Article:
I was fascinated with DJing, through my exposure to the L.A. music scene, I began to slowly learn how to spin.  Shortly after I bought my first DJ setup, I designed an independent study class in college where I taught myself the elements of hip hop and read up on the history, politics and culture of hip hop and electronic music.

My poetry style began to gravitate more towards rhyming and I started jamming out with a bassist friend of mine, using a really cheap drum machine and some percussion instruments. I took a bunch of world music classes in college like Balinese Gamelan music and dance and also studied music and dance in India.  For my senior project I did a performance called “Heartbeats” where I performed some traditional Nepali folk songs and dances, did a few rap songs with a DJ and played covers of Riot grrl punk songs.

After college I took a class in Ableton at the Scratch DJ Academy and continued on with my DJing and songwriting.  I released my first LP of my own music in 2011 Gingee. Since then I’ve done a few EPs and singles, some of them have raps on them and some of them don’t.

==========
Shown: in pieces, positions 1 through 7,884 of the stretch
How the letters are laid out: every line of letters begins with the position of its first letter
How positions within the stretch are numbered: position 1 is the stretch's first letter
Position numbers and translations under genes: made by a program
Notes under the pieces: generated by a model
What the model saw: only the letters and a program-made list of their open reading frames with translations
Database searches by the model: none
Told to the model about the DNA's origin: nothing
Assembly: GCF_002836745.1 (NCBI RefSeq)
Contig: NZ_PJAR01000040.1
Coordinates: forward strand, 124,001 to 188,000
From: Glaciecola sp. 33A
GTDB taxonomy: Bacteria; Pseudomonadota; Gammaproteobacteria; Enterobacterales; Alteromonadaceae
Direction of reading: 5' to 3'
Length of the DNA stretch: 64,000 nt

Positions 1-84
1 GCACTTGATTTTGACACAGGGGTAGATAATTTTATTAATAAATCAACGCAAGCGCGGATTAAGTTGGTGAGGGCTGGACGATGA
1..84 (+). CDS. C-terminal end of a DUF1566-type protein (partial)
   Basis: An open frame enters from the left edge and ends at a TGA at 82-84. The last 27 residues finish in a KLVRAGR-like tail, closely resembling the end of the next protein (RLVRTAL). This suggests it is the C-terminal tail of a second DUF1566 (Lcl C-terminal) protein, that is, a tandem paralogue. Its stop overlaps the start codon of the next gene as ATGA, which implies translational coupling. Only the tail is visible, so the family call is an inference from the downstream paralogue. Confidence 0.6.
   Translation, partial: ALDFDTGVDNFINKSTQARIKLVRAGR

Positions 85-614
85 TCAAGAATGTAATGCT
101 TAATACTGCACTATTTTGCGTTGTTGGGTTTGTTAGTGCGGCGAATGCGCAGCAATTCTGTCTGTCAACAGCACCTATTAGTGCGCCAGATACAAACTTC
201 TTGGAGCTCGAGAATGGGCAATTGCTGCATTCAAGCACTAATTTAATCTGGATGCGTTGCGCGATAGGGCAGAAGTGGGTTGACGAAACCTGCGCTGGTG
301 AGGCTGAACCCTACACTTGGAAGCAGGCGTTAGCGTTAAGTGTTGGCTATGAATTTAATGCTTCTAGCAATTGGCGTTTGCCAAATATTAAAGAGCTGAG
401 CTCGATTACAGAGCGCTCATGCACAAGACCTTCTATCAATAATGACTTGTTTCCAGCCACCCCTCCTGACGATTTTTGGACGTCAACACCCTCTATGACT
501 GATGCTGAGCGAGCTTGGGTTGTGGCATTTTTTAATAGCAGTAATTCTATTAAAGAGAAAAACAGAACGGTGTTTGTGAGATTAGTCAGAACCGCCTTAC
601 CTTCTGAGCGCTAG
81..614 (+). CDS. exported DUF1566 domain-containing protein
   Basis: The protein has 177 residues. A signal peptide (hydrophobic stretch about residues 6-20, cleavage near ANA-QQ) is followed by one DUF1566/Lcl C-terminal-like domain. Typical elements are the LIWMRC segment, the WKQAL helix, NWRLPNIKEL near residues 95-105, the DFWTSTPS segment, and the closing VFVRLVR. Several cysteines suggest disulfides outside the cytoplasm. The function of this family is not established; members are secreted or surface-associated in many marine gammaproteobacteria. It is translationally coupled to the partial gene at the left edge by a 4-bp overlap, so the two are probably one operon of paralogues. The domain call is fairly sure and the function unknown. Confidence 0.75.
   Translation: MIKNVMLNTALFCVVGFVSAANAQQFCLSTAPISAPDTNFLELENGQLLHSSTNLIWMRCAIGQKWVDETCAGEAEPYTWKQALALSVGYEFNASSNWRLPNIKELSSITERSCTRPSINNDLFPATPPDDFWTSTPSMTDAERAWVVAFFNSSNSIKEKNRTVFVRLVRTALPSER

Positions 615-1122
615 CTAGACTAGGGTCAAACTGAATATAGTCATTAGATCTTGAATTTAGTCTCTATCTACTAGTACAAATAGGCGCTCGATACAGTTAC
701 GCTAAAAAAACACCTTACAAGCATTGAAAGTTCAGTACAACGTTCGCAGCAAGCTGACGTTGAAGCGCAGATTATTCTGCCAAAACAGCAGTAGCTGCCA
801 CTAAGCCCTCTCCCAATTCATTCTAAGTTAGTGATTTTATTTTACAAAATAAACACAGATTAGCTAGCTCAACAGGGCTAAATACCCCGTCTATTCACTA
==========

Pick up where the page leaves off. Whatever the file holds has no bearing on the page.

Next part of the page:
BOAN:  Who we’re some of the most influential artists and musicians you followed early on?

Gingee:  Early on I have to say The Beatles were a huge influence because of my family, I was obsessed with them throughout high school and memorized all of their songs.  Madonna was also an early influence, I remember my mom dressing me up like her and I would dance in front of the tv.  Michael Jackson was a huge presence as well.  In terms of music I started collecting myself, in high school I was a huge Bikini Kill fan and Kathleen Hanna‘s solo album Julie Ruin was a huge influence in that it was a solo woman who made her own beats and lyrics and even recorded it herself.  I was heavily into female artists such as Patti Smith, Ani DiFranco, Tori Amos, Carla Bozulich from the Geraldine Fibbers, and PJ Harvey. I was also into groups like Stereolab, Air, Portishead, Sonic Youth, Pavement, Radiohead and other indie/experimental acts.  At the same time I was into all of this I got exposed to underground hip hop and electronic music like drum n bass.

BOAN:  You’ve fully embraced and successfully injected scratching, hip hop and bass into your music…When did you realize you can put it all together under the same umbrella?